ESPN continues to tinker and toy with it’s pre-game/in-game “NBA Countdown” show. The key move a couple years ago was to bring in online force of nature Bill Simmons, and that had its ups and downs. Simmons and Jalen Rose did some good stuff, but overall the show was nice. Not thrilling, but nice.
Now changes are coming. Simmons is leaving Countdown to focus on his own “The Grantland Basketball Show,” and hour-long NBA show that will air on ESPN supposed to be starting Oct. 21 and be on roughly every other week through the season, something the network announced Tuesday (but has since taken down the press release).
The Grantland show has potential, if it uses video and Zach Lowe a lot. There are a lot of great NBA writers and minds at Grantland that could be utilized. We’ll see how that goes.
As for Countdown, it’s not clear who will join host Sage Steele, Rose and former coach Doug Collins. Usually that spot has gone to more of a print/online journalist but I’m not sure Chris Broussard or Stephen A. Smith are great fits.
You know what Countdown’s biggest problem is? It’s not TNT’s “Inside the NBA.” It can’t live up to that, arguably the best sports studio show anywhere (ESPN’s College Gameday for football comes close). We all watch Inside the NBA, even if the game in front of it was a dud. Countdown can’t replicate the chemistry of Charles Barkley, Shaq, Kenny Smith and Ernie Johnson.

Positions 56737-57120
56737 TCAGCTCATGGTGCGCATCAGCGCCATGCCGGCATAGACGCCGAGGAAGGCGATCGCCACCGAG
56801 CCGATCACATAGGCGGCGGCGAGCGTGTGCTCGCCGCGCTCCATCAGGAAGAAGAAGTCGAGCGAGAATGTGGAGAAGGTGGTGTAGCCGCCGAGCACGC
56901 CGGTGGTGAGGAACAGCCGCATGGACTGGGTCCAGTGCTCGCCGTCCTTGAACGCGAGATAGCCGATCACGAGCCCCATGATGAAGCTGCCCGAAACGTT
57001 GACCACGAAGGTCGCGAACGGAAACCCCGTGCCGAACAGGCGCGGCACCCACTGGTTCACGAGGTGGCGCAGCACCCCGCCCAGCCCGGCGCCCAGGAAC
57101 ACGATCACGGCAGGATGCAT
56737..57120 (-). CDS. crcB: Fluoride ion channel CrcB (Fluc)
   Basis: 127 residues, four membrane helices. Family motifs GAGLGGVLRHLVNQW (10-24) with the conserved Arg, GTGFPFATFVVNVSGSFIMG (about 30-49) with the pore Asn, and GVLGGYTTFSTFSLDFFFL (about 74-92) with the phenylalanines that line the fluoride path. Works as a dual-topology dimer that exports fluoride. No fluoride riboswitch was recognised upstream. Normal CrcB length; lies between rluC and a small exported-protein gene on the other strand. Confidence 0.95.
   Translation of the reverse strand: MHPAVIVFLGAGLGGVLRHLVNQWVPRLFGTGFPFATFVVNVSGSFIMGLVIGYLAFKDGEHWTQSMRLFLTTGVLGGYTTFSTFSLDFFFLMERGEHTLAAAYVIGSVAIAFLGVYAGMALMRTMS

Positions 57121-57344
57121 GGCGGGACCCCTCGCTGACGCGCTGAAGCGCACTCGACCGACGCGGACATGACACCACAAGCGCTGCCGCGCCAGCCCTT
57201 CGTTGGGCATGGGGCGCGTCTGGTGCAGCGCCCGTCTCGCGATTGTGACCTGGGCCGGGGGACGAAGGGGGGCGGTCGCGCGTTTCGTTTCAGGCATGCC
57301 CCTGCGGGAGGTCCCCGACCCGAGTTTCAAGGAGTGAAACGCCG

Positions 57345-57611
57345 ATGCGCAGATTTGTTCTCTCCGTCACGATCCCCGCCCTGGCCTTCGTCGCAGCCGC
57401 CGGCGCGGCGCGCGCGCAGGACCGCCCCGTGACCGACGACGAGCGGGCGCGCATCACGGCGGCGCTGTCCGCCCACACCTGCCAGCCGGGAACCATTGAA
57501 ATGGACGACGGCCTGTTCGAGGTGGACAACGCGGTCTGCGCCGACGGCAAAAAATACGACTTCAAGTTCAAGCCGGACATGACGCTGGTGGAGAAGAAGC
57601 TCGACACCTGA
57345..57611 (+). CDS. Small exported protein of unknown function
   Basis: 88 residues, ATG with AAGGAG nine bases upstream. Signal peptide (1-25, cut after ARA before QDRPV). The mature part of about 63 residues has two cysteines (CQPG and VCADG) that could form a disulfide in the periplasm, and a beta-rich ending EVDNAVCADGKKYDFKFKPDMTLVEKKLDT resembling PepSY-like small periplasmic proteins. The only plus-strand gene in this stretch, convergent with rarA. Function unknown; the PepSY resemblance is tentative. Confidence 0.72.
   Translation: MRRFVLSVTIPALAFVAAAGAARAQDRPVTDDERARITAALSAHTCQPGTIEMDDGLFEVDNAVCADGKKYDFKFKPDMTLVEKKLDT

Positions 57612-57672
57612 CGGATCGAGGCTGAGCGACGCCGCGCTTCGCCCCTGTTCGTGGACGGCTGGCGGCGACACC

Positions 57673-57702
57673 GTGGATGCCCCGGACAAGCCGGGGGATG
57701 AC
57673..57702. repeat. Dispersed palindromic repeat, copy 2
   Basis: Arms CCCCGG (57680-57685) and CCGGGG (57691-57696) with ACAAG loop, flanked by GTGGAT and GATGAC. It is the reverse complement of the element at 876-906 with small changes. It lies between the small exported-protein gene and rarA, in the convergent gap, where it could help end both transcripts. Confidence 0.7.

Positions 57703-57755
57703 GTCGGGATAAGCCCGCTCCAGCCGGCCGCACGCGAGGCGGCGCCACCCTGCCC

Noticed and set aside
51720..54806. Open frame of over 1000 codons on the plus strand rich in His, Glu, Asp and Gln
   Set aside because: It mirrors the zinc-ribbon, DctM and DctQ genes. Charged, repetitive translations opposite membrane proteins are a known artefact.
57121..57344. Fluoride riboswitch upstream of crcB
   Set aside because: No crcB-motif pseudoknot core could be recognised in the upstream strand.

Joel Embiid on Monday will have an MRI on his injured left knee and is now listed as out indefinitely.
Embiid has been experiencing swelling and soreness in the left knee injury that has caused him to miss 16 out of the last 17 games. Bryan Colangelo announced back on Feb. 11 that Embiid has a minor meniscal tear. In his most recent press conference last Friday, Colangelo had targeted this Friday’s home game against the Knicks as a possibility for Embiid’s return. Now, that isn’t the case.
Embiid had been the biggest ray of hope for Philadelphia, but the 76ers shouldn’t chase watchability down the stretch. Sit Embiid until he’s fully healthy and secure the best draft position possible.
Maybe Embiid’s body just can’t handle the rigors of NBA basketball, but Philadelphia has no choice but to hope for the best with him and Simmons. And hope the nail the their first-round pick this year and get the Lakers’ first-rounder.
This could still be a dangerously good team in coming years. The Process created that potential.
But the threat of injury always looms around the corner, maybe especially so for Embiid.
Report: Knicks’ Joakim Noah likely to miss rest of season after knee surgery
Prepare for the talk next fall about Noah feeling refreshed and ready to help the Knicks.
But this surgery won’t reverse the underlying problem: Noah is a 31-year-old big man with heavy mileage. He can manage his knees, but it’s probably too late for him to regain enough athleticism to reliably contribute.
Just three years and $55 million+ remaining on his contract, which already looked like the NBA’s worst deal and is now even more unfavorable.
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